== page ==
My point was and continues to be, that we do not know what is contrived or otherwise. I work with what is available. I am happy, and no doubt it is obvious in my outward expression. If you are happy then there are two happy people. What more could we both ask or want for each other than that?

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Post BBCode URL - Right click and save to clipboard to use later in post Post 177: Tue Mar 21, 2017 1:20 pm
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Re: Does God cause evil?

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Zzyzx wrote:

.
DanieltheDragon wrote:

Does God cause evil?

If God is proposed to have created the universe and all of its contents, and if evil exists within the universe, evil is one of the components of the creation.

Attempting to blame someone else is ducking responsibility.


GOD does not attempt to duck responsibility. Passing the buck is also a sign of a refusal to accept personal responsibility.

Of course GOD created a system where evil could be real. HE is responsible for that. BUT in that system evil was NEVER a necessity or integral nor desired as a part of the system. It was a necessity that evil be a possibility so the possibility of a true marriage based upon real love could also be real.

People within the system itself created evil against all HIS warnings that those who did create evil would come to a terrible end. People are responsible for their own evil by their own free will choice so passing the buck to GOD, "HE made me do it!" is meaningless, though a favourite game. You claim it is GOD ducking responsibility but I contend it is humans who duck their own responsibility by denying they had anything to do with the creation of evil.

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Post BBCode URL - Right click and save to clipboard to use later in post Post 178: Tue Mar 21, 2017 2:24 pm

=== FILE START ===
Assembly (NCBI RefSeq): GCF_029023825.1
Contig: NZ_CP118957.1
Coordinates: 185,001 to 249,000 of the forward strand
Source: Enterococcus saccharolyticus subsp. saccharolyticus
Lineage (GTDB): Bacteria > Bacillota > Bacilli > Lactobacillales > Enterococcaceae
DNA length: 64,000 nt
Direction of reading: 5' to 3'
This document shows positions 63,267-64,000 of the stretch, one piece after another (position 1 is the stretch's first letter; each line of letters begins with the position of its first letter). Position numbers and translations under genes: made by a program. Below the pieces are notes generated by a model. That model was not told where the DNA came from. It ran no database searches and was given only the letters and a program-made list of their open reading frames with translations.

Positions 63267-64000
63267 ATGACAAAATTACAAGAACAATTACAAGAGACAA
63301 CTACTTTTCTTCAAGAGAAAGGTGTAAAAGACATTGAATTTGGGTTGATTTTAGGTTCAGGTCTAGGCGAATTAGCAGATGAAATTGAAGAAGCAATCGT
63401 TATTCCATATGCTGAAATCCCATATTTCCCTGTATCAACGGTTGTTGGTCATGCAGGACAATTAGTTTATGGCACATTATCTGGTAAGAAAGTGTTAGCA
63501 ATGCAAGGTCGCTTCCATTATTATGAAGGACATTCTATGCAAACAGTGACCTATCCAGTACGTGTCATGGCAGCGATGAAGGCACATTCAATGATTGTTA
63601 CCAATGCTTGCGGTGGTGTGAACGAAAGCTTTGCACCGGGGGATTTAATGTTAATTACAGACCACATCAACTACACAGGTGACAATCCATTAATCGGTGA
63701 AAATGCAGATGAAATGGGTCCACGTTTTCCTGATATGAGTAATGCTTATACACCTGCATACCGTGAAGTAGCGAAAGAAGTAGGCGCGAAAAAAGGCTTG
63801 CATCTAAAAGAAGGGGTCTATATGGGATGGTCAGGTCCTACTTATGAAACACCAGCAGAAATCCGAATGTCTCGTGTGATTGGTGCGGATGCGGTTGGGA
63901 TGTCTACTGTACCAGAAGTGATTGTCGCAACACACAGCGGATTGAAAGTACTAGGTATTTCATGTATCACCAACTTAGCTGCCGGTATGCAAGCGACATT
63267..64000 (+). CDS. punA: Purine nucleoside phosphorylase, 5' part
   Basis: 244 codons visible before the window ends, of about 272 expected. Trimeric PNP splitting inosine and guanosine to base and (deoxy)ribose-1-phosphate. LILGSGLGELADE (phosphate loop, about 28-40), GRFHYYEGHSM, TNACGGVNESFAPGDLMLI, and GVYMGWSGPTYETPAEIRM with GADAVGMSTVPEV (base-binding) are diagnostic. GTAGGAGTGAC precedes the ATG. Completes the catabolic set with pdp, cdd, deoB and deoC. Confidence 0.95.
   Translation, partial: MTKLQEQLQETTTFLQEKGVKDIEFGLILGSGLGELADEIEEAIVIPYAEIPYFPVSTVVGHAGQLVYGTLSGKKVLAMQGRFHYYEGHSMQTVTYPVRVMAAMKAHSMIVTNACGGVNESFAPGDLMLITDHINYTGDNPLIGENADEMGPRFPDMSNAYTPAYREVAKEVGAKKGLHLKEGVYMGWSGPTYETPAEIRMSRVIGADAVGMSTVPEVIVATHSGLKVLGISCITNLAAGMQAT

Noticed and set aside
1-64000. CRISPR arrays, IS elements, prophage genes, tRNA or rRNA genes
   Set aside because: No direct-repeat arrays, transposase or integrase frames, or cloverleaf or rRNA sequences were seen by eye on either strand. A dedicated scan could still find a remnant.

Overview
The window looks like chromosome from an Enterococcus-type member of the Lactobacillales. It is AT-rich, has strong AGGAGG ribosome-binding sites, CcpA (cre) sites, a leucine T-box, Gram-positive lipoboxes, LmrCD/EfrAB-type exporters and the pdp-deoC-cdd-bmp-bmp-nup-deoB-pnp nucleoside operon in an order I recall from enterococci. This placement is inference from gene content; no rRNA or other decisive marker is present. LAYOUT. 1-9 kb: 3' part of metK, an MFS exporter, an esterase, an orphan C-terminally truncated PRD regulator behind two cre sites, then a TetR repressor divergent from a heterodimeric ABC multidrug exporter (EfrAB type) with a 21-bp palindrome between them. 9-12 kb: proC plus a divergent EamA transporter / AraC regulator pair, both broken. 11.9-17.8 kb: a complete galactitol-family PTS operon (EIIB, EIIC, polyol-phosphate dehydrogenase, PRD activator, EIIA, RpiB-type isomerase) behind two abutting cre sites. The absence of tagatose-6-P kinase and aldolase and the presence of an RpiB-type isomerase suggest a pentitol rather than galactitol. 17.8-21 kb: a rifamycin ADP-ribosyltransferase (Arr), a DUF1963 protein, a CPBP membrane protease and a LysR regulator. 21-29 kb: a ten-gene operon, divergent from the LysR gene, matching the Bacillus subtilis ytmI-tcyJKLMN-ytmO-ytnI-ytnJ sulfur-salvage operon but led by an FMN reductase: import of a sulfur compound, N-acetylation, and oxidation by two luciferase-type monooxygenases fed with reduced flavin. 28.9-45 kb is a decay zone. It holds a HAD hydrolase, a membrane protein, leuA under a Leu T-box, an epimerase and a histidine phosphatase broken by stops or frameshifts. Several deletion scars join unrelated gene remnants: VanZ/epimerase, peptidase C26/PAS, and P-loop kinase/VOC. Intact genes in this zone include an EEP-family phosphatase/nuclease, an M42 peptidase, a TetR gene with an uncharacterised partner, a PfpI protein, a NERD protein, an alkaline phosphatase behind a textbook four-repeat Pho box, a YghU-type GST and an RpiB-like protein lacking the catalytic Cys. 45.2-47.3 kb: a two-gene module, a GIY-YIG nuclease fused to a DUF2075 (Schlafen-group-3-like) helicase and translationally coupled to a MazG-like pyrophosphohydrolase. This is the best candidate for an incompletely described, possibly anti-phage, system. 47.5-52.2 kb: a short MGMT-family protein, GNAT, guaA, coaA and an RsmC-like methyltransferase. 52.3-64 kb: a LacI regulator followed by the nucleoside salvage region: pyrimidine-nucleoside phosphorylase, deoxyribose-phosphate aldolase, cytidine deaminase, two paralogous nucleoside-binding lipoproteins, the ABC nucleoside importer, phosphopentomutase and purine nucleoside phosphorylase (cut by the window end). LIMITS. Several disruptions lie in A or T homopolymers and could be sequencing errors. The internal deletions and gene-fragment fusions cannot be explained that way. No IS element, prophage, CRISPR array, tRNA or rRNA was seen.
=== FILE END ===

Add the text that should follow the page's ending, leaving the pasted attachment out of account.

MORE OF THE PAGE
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Re: The Word of GOD.

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[Replying to post 176 by William]

William wrote:

Certainly one needs to discernment, and I tend to trust the good bits, for obvious reason. The bible isn't the only source of GODs word.


And this is the heart of the problem. You acknowledge that the Bible is not trustworthy, and then declare your ability to know and cherry pick the "good bits" from the bad bits. Which is no different from making up a version which suits you. Not that you are alone in doing this. Because Christianity has broken into thousands of different denominations, each one professing to have the one true valid insight, precisely because of this very problem. The problem is that it eliminates ANY of you from a valid claim to authority. Because Christianity is what each one of you has decided that that you prefer it to be.

Now, keep in mind that the "good bits" in the Bible reasonably must include the claim that the corpse of Jesus came back to life and subsequently flew away. This is in fact the most basic claim of Christianity. One could scarcely make a legitimate claim to be a Christian at all, if they do not accept the story of the risen Jesus as necessarily true. And yet the very nature of the claim is preposterous. The story is derived from a book which is simply not trustworthy. Belief in such claims rely on closing one's eyes and simply believing on faith. Which Christians have made into a virtue. But this is the 21st century, and modern educated people in growing numbers are finding that abject childlike gullibility is no longer possible. Or even desirable.

William wrote:

I get my data from many sources. Re Jesus being attributed with referring to himself as 'the word of GOD' is from the bible. Words are not just written either. Words are sounds. Written words are symbols representing sounds.


Someone years after Jesus died said that Jesus said that he was "the word of God." You get your data from various sources contained in a book you recognize to be untrustworthy. Jesus is "attributed" to have made claims by anonymous others decades after Jesus died in a book which simply is not trustworthy. And that, I am afraid, represents a dead end. The historical Yeshua, assuming that he even existed, has long since been lost to history, thoroughly buried under two thousand years of stories of the mythological Jesus. Two thousand years of doing exactly what you are doing... contriving a version of God and Jesus that works to suit their preferences.


William wrote:

Words are not just written either. Words are sounds. Written words are symbols representing sounds.


Spoken words are simply vibrations in the air. How did your invisible God make vibrations in air which did not exist before the creation of the universe? Oh, that's right. God can do anything because He is omnipotent. Except for when it is not convenient for Him to be omnipotent. It's a mystery, isn't it? But you know it must all be true, because this is the system of thought that you have chosen to believe.